Rittmueller, Jean, “The Leabhar Breac Latin and Middle-Irish homily In cena Domini: an edition and source analysis’”, unpubl Ph.D. dissertation, Harvard University Press, 1984.
Mac Donncha, Frederic, “Don tarmchrutta – an 11th-century homily on the transfiguration”, Collectanea Hibernica 25 (1983): 7–11.
Considine, Patrick, “Irish versions of the Abgar legend”, Celtica 10 (1973): 237–257.
Kenney, James F., “Chapter VII: Religious literature and ecclesiastical culture”, in: James F. Kenney, The sources for the early history of Ireland: an introduction and guide. Volume 1: ecclesiastical, Revised ed., 11, New York: Octagon, 1966. 622–744.
739   “616. Biblical stories and legends in Leabhar Breac
739   “617. The passions and the homilies in Leabhar Breac
Ó Cuív, Brian, “The seventeen wonders of the night of Christ’s birth”, Éigse 6:2 (1950, 1948–1952): 116–126.
Hull, Vernam, “Two Middle-Irish religious anecdotes”, Speculum 3:1 (1928): 98–103.
Thurneysen, Rudolf, “Allerlei Irisches”, Zeitschrift für celtische Philologie 10 (1915): 421–443.
Internet Archive: <link> Internet Archive – originally from Google Books: <link>
“I. Bec mac Dé”
Fraser, J., “The passion of St. Christopher”, Revue Celtique 34 (1913): 307–325.
Internet Archive: <link>, <link>
Dottin, Georges, Manuel d’irlandais moyen, 2 vols, vol. 2, Paris, 1913.
Internet Archive: <link> Internet Archive: <link>
Best, R. I., “The Lebar Brecc tractate on the canonical hours”, in: Osborn Bergin, and Carl Marstrander (eds), Miscellany presented to Kuno Meyer, Halle: Max Niemeyer Verlag, 1912. 142–166, 487.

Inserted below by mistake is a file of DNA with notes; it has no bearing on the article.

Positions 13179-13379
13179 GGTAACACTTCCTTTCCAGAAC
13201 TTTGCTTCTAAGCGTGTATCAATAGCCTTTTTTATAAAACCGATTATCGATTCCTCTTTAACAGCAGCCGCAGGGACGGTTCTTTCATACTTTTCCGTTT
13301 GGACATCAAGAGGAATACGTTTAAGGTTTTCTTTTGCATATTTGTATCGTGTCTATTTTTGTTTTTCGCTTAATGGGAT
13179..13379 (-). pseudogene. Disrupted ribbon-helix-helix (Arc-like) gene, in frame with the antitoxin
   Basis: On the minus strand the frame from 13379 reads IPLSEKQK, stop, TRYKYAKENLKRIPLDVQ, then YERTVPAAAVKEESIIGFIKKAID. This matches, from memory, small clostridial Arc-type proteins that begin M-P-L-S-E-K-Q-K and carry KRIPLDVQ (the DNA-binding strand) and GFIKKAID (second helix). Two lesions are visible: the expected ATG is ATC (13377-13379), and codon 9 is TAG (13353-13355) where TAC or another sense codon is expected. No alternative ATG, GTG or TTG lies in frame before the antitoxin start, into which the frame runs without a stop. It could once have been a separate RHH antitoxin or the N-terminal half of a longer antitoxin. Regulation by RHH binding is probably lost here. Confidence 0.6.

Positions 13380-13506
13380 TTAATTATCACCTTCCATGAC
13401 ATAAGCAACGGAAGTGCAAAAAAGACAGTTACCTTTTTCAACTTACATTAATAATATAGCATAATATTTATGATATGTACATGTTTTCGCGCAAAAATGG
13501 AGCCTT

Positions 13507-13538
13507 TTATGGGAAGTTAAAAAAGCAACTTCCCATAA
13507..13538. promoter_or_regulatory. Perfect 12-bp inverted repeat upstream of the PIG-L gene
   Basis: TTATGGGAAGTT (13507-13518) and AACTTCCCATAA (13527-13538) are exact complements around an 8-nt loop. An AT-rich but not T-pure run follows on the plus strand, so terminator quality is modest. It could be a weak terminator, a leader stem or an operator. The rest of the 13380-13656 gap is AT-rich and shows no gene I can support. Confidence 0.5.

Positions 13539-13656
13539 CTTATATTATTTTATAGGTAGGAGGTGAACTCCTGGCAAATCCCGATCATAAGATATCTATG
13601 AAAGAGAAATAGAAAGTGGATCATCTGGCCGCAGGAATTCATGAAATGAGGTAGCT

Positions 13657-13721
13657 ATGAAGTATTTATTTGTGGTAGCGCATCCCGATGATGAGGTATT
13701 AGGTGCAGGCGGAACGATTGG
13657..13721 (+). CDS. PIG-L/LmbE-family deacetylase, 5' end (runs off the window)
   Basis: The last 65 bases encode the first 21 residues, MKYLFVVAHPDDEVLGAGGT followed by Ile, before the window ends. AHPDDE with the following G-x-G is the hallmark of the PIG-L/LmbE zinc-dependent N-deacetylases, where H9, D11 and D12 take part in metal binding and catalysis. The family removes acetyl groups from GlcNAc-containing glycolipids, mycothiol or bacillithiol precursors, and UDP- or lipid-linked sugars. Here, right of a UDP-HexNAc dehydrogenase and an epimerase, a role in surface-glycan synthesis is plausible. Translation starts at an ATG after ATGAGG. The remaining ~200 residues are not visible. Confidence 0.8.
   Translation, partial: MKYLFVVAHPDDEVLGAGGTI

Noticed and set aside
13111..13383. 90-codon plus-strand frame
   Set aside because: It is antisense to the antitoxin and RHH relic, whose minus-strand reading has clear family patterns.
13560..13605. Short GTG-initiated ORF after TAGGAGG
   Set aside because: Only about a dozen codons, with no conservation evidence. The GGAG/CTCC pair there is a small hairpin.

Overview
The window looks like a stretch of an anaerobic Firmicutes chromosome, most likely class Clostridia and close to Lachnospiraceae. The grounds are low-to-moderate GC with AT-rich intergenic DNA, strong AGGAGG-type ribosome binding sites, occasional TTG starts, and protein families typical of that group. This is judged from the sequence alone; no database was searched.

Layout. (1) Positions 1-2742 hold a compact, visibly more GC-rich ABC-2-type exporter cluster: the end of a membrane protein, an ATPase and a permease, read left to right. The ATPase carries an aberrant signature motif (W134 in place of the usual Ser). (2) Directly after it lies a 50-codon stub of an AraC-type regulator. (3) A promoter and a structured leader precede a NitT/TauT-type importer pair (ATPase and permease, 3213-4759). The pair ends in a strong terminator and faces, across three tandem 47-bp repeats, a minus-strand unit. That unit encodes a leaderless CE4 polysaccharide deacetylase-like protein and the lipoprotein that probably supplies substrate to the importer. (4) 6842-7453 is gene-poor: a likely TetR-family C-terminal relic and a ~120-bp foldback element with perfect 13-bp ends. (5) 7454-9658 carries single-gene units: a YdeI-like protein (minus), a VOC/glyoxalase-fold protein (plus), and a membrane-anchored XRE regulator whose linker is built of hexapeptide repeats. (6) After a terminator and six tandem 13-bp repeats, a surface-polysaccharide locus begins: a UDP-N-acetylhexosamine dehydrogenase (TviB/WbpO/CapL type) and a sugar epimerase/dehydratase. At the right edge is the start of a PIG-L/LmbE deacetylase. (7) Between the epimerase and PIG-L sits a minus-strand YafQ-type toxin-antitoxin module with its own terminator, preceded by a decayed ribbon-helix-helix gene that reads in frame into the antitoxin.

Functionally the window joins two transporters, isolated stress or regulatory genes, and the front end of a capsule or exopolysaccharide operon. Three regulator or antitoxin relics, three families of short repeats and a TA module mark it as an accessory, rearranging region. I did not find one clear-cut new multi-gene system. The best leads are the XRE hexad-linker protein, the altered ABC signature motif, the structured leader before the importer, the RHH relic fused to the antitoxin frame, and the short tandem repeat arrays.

Internet Archive: <link>, <link>
OʼNowlan, Thomas P., “Imchlód aingel”, in: Osborn Bergin, and Carl Marstrander (eds), Miscellany presented to Kuno Meyer, Halle: Max Niemeyer Verlag, 1912. 253–257, 487.
Internet Archive: <link> TLH: <link>
Pseudonymous [Mac Eclaisi], “Fragment from ‘Leabhar Breac’”, The Irish Ecclesiastical Record 28 (1910): 475–479.
Internet Archive: <link>
Stokes, Whitley, “The Lebar Brecc tractate on the consecration of a church”, in: Miscellanea linguistica in onore di Graziadio Ascoli, Turin, 1901. 363–387.
Internet Archive: <link>
Olden, Thomas, “On an early Irish tract in the Leabhar Breac, describing the mode of consecrating a church”, Transactions of the St. Paul's Ecclesiological Society 4 (1897–1898): 98–104, 177–180.
Bernard, J. H., “On the Stowe St. John, and on the citations from scripture in the Leabhar Breac”, Transactions of the Royal Irish Academy 30 (1892–1896): 313–324.
Hogan, Edmund [ed.], The Irish Nennius from L. na Huidre and homilies and legends from L. Brecc: alphabetical index of Irish neuter substantives, Todd Lecture Series, 6, Dublin, 1895.